3) [line 6] MAH SHE'TA'ANO LO HODAH LO - what he (the plaintiff) claimed from him (the defendant), he (the defendant) did not admit to him (and thus the case cannot be one of "Modeh b'Miktzas")

4) [line 8] AL YEDEI GILGUL - by way of the extension of an oath (lit. "rolling" an oath) (GILGUL SHEVU'AH)
(a) If a defendant has to take an oath in Beis Din in response to one claim of a plaintiff, he can be required to include within his oath a response to another outstanding claim from the same plaintiff, even though the second claim was not the type of claim which normally requires an oath. This Halachah is learned from the Shevu'ah of the Sotah woman (see Background to Kidushin 80:27), where she is obligated to swear that she did not have relations with the man whom her husband suspects. Beis Din is Megalgel onto her oath the additional details that she did not have relations with any other man, while she was an Arusah, etc., to which she must swear, also.
(b) Examples of claims that can be included in a person's oath through Gilgul are Shevu'os that pertain to land, Kofer ba'Kol (denying an entire loan), and even an oath that the defendant is not the slave of the claimant (Kidushin 28a).
(c) The Halachah of Gilgul Shevu'ah applies whether the Shevu'ah is a Shevu'ah d'Oraisa such as the Shevu'ah brought about by the testimony of a solitary witness, or a Shevu'ah d'Rabanan such as Shevu'as Heses (Shevu'os 48b; see Rashi there).

5) [line 8] ISHTABA LI (EIZO) [IZI] MIHAS DECHE'DARKAH MESAH - swear to me, then, at least that it died in its normal manner (according to the Girsa of DIKDUKEI SOFRIM #30)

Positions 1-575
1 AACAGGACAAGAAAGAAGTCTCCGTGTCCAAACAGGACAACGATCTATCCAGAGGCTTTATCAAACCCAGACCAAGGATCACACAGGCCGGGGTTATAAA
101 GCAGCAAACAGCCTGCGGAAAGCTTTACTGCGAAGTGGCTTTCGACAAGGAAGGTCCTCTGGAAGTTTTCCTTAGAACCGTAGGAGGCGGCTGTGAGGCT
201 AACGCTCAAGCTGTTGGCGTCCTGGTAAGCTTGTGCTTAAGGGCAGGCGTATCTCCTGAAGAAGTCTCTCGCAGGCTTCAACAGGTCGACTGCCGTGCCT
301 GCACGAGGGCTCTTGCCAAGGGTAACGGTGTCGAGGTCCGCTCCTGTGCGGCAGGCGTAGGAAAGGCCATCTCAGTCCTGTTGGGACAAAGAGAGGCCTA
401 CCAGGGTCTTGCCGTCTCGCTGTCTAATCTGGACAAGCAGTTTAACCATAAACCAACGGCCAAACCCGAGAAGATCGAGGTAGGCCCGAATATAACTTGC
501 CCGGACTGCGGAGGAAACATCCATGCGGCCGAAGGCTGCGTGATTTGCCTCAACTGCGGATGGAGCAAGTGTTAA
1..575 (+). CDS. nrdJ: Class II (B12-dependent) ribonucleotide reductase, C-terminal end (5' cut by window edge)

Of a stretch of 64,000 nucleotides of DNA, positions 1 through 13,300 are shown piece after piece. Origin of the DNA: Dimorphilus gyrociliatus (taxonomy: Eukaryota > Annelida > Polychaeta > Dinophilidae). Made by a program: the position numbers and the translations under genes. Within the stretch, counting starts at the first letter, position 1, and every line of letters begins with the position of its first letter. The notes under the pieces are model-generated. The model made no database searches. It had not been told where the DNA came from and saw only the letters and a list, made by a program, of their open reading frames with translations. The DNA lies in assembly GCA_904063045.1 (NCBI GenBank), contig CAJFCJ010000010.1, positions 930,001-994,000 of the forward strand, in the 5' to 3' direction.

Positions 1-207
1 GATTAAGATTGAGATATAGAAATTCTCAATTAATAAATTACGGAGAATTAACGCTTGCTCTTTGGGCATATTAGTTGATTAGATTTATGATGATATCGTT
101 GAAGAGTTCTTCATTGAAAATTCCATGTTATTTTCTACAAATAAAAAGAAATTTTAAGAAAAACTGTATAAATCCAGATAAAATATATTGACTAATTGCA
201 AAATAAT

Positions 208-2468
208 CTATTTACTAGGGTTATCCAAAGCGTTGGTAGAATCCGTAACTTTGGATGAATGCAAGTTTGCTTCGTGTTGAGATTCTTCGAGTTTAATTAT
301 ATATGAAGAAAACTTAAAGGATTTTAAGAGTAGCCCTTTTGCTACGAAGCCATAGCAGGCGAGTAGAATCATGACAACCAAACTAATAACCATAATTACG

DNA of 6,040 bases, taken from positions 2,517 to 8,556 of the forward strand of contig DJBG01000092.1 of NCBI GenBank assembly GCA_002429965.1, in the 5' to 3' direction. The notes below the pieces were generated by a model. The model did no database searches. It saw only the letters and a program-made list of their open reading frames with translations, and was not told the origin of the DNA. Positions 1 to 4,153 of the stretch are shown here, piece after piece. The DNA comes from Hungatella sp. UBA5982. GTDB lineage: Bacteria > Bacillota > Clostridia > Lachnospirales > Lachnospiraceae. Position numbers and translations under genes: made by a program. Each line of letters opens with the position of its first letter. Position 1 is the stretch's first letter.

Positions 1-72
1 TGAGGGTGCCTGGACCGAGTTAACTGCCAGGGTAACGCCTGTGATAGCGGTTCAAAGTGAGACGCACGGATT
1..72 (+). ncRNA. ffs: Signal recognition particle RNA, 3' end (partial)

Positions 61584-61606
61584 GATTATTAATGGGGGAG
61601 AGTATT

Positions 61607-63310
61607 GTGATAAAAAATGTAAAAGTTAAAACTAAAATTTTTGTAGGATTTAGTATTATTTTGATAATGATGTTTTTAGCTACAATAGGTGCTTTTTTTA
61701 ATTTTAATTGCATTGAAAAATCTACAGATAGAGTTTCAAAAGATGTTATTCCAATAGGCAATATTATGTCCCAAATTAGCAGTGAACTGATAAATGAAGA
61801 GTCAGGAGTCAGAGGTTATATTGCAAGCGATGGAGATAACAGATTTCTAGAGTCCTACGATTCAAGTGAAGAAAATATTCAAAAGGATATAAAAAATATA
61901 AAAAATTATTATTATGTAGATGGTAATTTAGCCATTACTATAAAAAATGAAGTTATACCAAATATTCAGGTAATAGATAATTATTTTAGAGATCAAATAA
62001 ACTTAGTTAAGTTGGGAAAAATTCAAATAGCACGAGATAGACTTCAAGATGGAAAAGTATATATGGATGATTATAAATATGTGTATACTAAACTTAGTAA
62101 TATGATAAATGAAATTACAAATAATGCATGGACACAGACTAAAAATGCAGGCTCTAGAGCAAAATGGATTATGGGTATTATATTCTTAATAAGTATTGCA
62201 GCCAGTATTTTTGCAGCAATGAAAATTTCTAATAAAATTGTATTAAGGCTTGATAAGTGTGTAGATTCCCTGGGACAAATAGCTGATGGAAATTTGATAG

(a) Sumchus maintains that when the ownership of property is in doubt, it is divided among the claimants.
(b) Even according to Sumchus, when a person possesses a certain object, and another person claims that it is his, they do not divide the object between them; rather, we rule "ha'Motzi me'Chaveiro Alav ha'Re'ayah" and allow the object to remain in the possession of the person currently holding it. Sumchus' ruling applies in a case where Beis Din has reason to doubt the ownership of the object even before hearing the claims of the litigants. For example, one case in which Sumchus' ruling is applied is when a bull gores a cow and a dead calf is found next to the dead cow such that we do not know whether the calf was killed by the bull or whether it was born and died before the goring. Sumchus rules Mamon ha'Mutal b'Safek Cholkin, and the owner of the bull pays for half of the calf.
(c) According to the Rabanan who disagree with Sumchus, as long as one of the claimants has a Chazakah (i.e. evidence of prior ownership) over the property in dispute, he need not pay until his opponent brings a proof of his claim using witnesses. A Chazakah, with regard to this Halachah, can mean either Chezkas Mamon, (the object is currently in his possession) or Chezkas Marei Kama (he has evidence that he was once the owner of the object, and nobody can show that it left his ownership since that time).

7) [line 15] SECHIRUS BI'SHE'EILAH MEISHACH SHAICHEI - [the level of obligations incurred by] renting is a continuation of [the level of obligations of] borrowing

8) [line 23] V'CHAZAR V'SHA'ALAH [SHE'LO BI'VE'ALIM] - [one borrowed a cow together with its owner, and then he converted it to a rental without the owner,] and then he again borrowed it [but without the owner] (according to the Girsa of RASHI and DIKDUKEI SOFRIM #50)

9a) [line 24] HADAR ASYA LAH SHE'EILAH L'DUCHTAH - does the She'eilah (transaction of borrowing the cow) revert back to its place (such that the present She'eilah has the status of the original She'eilah, which was a "She'eilah b'Ve'alim," and thus the borrower is exempt from liability)
b) [line 25] AFSIKA LAH SECHIRUS BEINI BEINI - [or] does the Sechirus (transaction of renting the cow) interrupt between them (between the two acts of She'eilah)

Next daf


For further information on
subscriptions, archives and sponsorships,
contact Kollel Iyun Hadaf,